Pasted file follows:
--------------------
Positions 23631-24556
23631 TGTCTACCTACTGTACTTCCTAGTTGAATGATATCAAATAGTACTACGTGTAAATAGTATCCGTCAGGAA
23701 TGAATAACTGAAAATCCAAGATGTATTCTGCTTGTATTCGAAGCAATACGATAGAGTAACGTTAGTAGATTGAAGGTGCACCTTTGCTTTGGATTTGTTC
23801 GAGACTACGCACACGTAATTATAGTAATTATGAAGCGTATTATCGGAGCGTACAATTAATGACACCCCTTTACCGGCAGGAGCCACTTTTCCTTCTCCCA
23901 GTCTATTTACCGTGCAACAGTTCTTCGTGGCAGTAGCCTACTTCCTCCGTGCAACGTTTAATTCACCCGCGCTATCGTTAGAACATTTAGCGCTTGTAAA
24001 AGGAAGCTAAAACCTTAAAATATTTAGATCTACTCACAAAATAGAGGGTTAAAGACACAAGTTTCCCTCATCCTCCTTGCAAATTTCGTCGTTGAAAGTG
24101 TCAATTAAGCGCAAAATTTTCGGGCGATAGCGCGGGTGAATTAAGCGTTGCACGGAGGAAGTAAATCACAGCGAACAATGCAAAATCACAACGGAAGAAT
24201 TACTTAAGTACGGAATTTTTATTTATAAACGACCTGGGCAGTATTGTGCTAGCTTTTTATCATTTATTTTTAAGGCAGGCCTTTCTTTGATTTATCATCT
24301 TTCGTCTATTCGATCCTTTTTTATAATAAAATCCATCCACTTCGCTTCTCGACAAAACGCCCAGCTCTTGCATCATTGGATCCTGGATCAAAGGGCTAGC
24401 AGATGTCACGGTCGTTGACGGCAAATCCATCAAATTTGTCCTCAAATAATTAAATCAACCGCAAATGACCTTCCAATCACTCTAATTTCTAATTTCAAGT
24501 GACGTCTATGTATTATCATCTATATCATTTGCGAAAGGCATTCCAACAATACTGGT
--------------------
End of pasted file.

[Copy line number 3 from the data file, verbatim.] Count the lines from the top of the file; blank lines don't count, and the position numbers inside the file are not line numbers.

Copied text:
23701 TGAATAACTGAAAATCCAAGATGTATTCTGCTTGTATTCGAAGCAATACGATAGAGTAACGTTAGTAGATTGAAGGTGCACCTTTGCTTTGGATTTGTTC